Traeger di Pietro and Messenger Man Spread the Word

“7a” Mixed media on canvas, 36 x 36 inches.

Artist Traeger di Pietro has a message he’d like to deliver. It’s one of positivity and love. And, appropriately enough, for the past several years, he’s been using a character called the Messenger Man to help spread the word. 


“The concept is that he’s the everyday guy — basically all of us,” says di Pietro. “And he also has magical powers to bring happiness, change time, bring colors, make wishes come true. He does everything positive.”


The image of the Messenger Man is intentionally ambiguous. Found throughout many of di Pietro’s paintings, and seen around the Island as the logo of an Oak Bluffs restaurant, the simply rendered figure is faceless. He wears a nondescript suit and a top hat, and carries a big red heart. 


“Thinking About It” Oil on canvas, 36 x 36 inches.

“There’s really no hierarchy, no specific gender,” explains di Pietro. “He doesn’t represent any economic class. It’s all about positive energy. That’s why I have him wearing a suit. It could be a hobo’s suit or a billionaire’s suit. Whatever kind of work you do, there’s a uniform — whatever it might be — business clothes or a chef’s hat. It’s just about showing up and getting the job done. There’s no hierarchy, no judgement.” 


Some of the paintings incorporating di Pietro’s signature image include scenes of the Messenger Man sewing stars together, pouring out tubs of various colors of paint to create a rainbow, putting hearts onto a conveyor belt. 


“The goal is to bring happiness,” says the artist. “I feel like we forget about the simple things — saying please and thank you, taking a deep breath and slowing down. There’s really no need to rush through life. There’s already enough baggage and negativity in the world.” 


The image holds some personal meaning for di Pietro as well. He explains that his first name, which is actually a German last name, means “the messenger” or “the carrier.” Furthermore, di Pietro spent 20 years working as a delivery person for a soda company on the Vineyard. 


“The Vineyard has always given me a great opportunity,” says the artist. “To get to this point in my career, I had to have another job. The fact that I could work from 7 to 3 every day allowed me to get to the point where I can be a full-time artist.”


Messenger Man works: Left, Mending; middle, The Line; right, Re ll; all 18 x 24 in., mixed media on canvas.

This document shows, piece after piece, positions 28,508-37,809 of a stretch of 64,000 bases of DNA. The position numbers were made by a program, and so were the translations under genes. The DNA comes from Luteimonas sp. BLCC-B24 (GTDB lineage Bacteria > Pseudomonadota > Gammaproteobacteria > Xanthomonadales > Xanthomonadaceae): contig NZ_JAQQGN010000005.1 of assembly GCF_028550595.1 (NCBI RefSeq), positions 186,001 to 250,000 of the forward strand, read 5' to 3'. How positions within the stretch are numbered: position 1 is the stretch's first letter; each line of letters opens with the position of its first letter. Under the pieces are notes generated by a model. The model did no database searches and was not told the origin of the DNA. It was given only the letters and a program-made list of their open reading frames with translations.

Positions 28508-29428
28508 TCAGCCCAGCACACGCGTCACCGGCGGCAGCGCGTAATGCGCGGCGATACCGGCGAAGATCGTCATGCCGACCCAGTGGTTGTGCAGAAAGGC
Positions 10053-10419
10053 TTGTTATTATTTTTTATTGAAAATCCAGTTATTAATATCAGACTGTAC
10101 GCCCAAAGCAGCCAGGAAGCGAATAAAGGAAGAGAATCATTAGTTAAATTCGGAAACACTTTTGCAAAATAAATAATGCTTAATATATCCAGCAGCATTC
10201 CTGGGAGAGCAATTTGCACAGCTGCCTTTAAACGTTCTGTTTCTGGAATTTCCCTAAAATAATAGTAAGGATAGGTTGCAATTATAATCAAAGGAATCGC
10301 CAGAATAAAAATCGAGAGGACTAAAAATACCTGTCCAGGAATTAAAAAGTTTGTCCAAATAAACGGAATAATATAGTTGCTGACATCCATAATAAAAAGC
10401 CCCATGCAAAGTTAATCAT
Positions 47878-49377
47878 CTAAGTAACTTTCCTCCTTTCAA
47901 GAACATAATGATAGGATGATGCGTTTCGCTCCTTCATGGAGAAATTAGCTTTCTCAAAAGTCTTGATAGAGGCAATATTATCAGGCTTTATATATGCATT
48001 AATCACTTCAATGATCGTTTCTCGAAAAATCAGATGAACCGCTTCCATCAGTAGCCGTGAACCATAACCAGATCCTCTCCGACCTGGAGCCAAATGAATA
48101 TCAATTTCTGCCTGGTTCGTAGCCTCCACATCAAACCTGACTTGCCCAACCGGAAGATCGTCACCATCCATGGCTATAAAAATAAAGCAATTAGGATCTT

Furthermore, driving a truck proved beneficial to expanding di Pietro’s vision. “I love driving around and looking at things,” he says. “I’m still fascinated by something as simple as a fisherman sitting in a boat trawling. To be able to see all that while getting paid was invaluable.” 


Since stepping away from his day job, di Pietro has been very busy. For the past few years, he has been represented by both the North Water Gallery in Edgartown and the Field Gallery in West Tisbury. At  the former he shows his more traditional work — impressionistic scenes of Island life, while the Field Gallery is an outlet for his more fanciful work, featuring animals, mysterious figures and dream motifs, often playful — sometimes with a nod to surrealism. 


“Davincis fastball” Mixed media on canvas, 48 x 48 inches.

This summer the artist will show a new series of paintings at the Field Gallery. The images were inspired by di Pietro’s childhood passion for sports. “Growing up, I played baseball and made art at the same time,” he says. “There was a combination of sports and art.” Di Pietro has incorporated that pairing in his latest work, which features iconic artists on the ballfield, along with images evoking their artwork. The mixed media pieces are titled variously da Vinci’s Fastball, Picasso Ump and Who’s on First (featuring the work of the street artist Banksy).


The new series is characteristic of the playfulness of di Pietro’s work and his use of metaphor. The Messenger Man has remained his one constant symbol. “I’ve been incorporating him in my work for the past 15 years,” he says. “I just love the idea of a man in a suit and top hat delivering a message and the message is love. If everyone was delivering and receiving that message the world would be a much better place.”

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